Modern C4ISR tools have served to perpetuate this folly, giving today's commanders a beguiling sense of "Situational Awareness". MIL STD 2525, the military standard for unit symbology merged with theater-scale maps, can give a commander a "realtime snapshot" of the entire physical battlespace. But as the scale increases (since warfare is not scale invariant), the trade off between "relevance" and "intelligibility" becomes akin to Heisenberg's Uncertainty Principle: as one becomes more precise, the other becomes dangerously less so.

The temptation to treat warfare like a game of chess (with its ordinal moves and perfect battlefield intelligence) is fallacious. ARHerring, a co-contributor at Dreaming5GW, recently opined about the nature of chess on multiple boards -- a closer approximation to the adaptive and complex nature of war. Clausewitz's description of "Genius" in battle is the antithesis of a reductionist thinker who seeks the unique solution to a given problem. Complex adaptive environments can have multiple solutions -- but an even larger number of incorrect options.

Therefore, a better description of an effective military leader is not simply "charisma", but "network fitness": per Barabási, the ability to "attract" links in order to influence their perceptions. This applies not only to COIN, but also to Information Warfare (h/t mtanji) and the renascent field of Public Diplomacy championed by Mountainrunner.

Update: Michael Tanji and Tyler Boudreau (h/t John Robb) sound off.

[Crossposted at Dreaming5GW]

Labels: , , , , , ,


[Moblog] More Fab

The Hampton Roads girls are still FABulous!

[Moblog] Splashdown!

After a 0600 departure from the Secret City this morning, we covered 500 miles in 8 hours before grinding to a bumper-to-bumper halt on Interstate 64 between Richmond & Williamsburg.

After an abrupt "about-face" (thanks to those handy 'Authorized Vehicles Only' cut-outs on the median), we cut over to U.S. 60 and scooted the length of the Peninsula - only to find the Monitor-Merrimac Bridge Tunnel was closed due to a disabled vehicle.

Another about-face, we crossed the James River Bridge into the haze from a wildfire in the Great Dismal Swamp (which started two weeks ago, ironically from the heavy equipment that was being used to *prevent* fires from spreading).

Though my "average speed" plunged from 63mph to a mere 56 (reminding me why we dislike Virginia), we are now surrounded by dear friends at the Tillett-Ambrose-Smith family pool. In a few moments, the worship pastor from our former hometown church will baptize Eldest and Man-Cub (as well as the Tillett-Ambrose-Smith family).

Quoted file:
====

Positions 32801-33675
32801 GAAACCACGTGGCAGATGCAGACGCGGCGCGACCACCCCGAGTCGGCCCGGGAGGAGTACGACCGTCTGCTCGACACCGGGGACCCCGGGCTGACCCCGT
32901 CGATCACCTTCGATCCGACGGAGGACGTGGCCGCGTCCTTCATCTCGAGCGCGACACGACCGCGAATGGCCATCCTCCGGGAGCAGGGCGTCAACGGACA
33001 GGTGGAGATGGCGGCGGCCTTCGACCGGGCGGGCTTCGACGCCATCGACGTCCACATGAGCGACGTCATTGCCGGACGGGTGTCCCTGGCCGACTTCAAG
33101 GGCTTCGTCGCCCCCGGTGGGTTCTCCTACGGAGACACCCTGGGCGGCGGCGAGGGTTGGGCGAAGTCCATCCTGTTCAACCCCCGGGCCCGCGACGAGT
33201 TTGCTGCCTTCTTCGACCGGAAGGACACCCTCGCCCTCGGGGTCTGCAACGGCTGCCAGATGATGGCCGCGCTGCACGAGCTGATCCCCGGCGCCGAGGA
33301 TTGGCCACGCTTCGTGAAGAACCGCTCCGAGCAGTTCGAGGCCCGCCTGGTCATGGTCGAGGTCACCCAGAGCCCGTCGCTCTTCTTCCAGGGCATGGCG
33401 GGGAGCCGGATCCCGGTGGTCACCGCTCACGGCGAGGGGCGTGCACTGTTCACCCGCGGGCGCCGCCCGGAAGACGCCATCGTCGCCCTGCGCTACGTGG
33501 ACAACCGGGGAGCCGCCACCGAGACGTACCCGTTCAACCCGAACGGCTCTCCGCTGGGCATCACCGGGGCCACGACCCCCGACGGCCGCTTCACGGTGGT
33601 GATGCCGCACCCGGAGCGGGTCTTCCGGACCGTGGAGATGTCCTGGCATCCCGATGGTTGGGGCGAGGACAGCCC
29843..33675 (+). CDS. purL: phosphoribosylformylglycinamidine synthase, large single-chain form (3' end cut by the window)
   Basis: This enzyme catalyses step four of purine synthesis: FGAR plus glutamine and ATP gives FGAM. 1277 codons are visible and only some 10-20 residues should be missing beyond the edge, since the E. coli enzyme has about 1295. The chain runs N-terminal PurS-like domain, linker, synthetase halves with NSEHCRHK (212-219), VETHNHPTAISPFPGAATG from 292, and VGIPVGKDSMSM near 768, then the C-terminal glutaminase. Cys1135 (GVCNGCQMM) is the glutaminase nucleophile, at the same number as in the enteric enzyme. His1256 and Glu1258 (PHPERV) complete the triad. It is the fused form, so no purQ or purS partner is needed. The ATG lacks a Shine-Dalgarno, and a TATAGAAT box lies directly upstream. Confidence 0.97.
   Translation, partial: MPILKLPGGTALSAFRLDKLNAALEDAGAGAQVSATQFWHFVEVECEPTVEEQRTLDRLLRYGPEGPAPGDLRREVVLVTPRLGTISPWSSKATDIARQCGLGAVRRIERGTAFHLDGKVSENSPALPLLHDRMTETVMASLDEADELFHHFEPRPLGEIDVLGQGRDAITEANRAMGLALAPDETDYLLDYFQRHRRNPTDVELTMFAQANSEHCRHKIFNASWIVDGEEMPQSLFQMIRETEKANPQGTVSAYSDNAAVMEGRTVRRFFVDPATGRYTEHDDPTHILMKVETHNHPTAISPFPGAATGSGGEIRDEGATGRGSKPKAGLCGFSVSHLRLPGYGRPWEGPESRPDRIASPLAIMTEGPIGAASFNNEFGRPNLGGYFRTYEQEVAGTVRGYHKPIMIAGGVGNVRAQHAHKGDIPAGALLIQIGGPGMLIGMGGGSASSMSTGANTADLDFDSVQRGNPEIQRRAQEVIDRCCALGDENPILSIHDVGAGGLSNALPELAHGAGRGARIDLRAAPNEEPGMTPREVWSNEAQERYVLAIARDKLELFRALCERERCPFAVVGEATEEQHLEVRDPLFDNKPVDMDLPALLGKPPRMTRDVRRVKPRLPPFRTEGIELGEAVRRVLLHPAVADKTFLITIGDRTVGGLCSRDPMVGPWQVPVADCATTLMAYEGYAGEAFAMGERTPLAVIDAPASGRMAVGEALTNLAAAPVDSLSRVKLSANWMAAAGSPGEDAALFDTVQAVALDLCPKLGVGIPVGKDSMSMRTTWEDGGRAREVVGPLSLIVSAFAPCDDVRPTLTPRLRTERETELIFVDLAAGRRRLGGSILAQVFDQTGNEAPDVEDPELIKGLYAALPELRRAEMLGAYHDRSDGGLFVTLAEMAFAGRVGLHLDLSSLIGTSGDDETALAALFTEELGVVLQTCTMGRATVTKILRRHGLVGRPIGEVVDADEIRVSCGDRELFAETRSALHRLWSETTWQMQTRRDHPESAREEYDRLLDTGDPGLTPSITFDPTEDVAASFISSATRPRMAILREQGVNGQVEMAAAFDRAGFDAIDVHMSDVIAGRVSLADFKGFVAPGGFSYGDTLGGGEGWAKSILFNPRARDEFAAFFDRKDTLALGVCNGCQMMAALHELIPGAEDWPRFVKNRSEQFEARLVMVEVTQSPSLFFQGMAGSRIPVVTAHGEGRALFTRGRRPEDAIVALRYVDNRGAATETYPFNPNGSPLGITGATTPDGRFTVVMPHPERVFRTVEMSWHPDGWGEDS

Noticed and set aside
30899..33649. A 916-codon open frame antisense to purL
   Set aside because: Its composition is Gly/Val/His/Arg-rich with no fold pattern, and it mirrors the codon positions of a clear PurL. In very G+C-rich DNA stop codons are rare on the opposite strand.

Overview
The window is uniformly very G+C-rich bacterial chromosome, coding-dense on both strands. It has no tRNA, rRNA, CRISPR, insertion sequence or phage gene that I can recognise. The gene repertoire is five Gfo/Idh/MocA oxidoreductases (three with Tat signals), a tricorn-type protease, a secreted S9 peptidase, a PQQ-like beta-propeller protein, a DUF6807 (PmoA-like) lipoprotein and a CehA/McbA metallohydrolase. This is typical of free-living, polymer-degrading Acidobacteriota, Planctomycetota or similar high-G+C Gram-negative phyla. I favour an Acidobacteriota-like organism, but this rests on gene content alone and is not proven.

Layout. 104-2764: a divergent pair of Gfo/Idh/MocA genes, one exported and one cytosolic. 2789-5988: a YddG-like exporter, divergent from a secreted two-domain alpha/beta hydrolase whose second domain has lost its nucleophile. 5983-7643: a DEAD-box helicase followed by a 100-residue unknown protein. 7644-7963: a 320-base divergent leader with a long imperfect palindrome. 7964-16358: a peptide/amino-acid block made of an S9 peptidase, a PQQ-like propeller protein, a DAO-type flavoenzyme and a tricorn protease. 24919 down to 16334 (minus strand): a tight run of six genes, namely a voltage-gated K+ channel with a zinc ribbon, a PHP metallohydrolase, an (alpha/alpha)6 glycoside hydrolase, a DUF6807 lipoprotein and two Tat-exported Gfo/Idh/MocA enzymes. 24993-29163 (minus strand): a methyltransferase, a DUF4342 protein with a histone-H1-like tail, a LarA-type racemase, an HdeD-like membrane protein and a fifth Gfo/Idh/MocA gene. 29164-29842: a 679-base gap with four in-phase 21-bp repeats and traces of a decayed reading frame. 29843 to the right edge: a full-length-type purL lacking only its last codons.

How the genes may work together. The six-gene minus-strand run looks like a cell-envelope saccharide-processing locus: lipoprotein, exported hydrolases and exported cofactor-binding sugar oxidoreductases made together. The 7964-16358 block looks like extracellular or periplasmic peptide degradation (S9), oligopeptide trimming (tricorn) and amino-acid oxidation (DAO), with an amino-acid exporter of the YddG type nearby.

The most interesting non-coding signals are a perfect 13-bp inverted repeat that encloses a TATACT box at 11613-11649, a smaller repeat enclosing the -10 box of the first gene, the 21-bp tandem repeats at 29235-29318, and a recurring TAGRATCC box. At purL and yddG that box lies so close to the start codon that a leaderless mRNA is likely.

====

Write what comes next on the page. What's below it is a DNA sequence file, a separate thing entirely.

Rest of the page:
Update: Pastor Mark, Worship Pastor from Believers Church in Chesapeake, Virginia, presides over a baptism ceremony in the Ambrose-Smith-Tillett pool. Eldest's faith grew significantly during a "Women of Faith" conference and concert in Washington, DC two years ago (which she attended with CINCOZ), and she's been asking to be baptized for several months.

Man-Cub also has a much deeper faith than me, expressing it in nearly everything he does. So he wanted to make his own declaration of faith -- much like CINCOZ's personal acceptance, also at the age of 7.

As someone raised in a secular home (we didn't even go to church at Christmas or Easter) -- whose subsequent faith was tempered in the cauldron of solipsism before giving way to deism in college -- and whose bride has been Christian nearly her entire life, I marvel at the purity of faith in these kids. Though my own skepticism has not yet been squelched (requiring something on the order of a "Road to Damascus"-like encounter to overcome), there is comfort to be found in the unadulterated love kids can express.

Labels: ,


[Moblog] Normandy

Near Chateau Colombieres, on the road to Hiesville, Eldest met a 1st Lieutenant from the 101st Airborne Division.

Not far away, near a German checkpoint, Man-Cub guarded the flank.

[Moblog] Secret City Fest

Today is the start of the annual "Secret City Festival" in Oak Ridge, a two-day party with games, crafts, food and public tours of the three Manhattan Project sites.

The kids were welcomed by Oscar the Robot, who was far more aware of its surroundings than your normal automaton!

Other Festival activities include bands (including a concert by one of The Supremes tomorrow night), bungee trampolines, and a World War II reenactment.



Today (June 18th) is the 193rd anniversary of the Battle of Waterloo - the final defeat of Emperor Napoleon and the eclipse of France's dominance on the Continent by nascent Prussia.

Though the Emperor had been deposed the previous year (after the disastrous march on Moscow in 1812 decimated the Grande Armée) and exiled to l'Isle d'Elbe in the Tyrrhenian Sea, he escaped from captivity and returned to Paris in March 1815. With the remnants of his army rallying around him, Napoleon marched on the British and Prussian forces in Belgium before additional allies could rally and organize a defense.

John Keegan, in The Face of Battle, describes the conditions with impeccable and compelling details - down to the weather the night before, the conditions of the crops on the road near Soignies, and the mood of the troops. While Napoleon commanded total loyalty from his forces, the forces on the field near Braine-l'Alleud were not the same seasoned veterans with whom he conquered the Continent in previous years.

Today, the site of the battle is marked by a tall (40') pyramid, atop which stands a lion in repose. On my very first visit to Europe, 1992 into Brussels, my first "tourist activity" was to take the train south from Brussels to Braine-l'Alleud and a cab to the Butte de Lyon. Since it was early (redeye from CONUS), the omelet fromage I had at a bistro near the train station in Braine-l'Alleud remains one of the most delicious meals I have ever had in my life.

After the battle, the Duke of Wellington is reported to have said, "There is nothing as melancholy as a battle lost -- except, perhaps, a battle won." The second defeat of Napoleon saw the deposed Emperor exiled not to the comfortable confines of l'Isle d'Elbe, near his family's roots in Corsica, but rather to the remote island of St. Helena in the south Atlantic. He died six years later, and is today interred in L'Hôtel des Invalides in Paris (in seven concentric sarcophagi).

Labels: ,


Random Seven Meme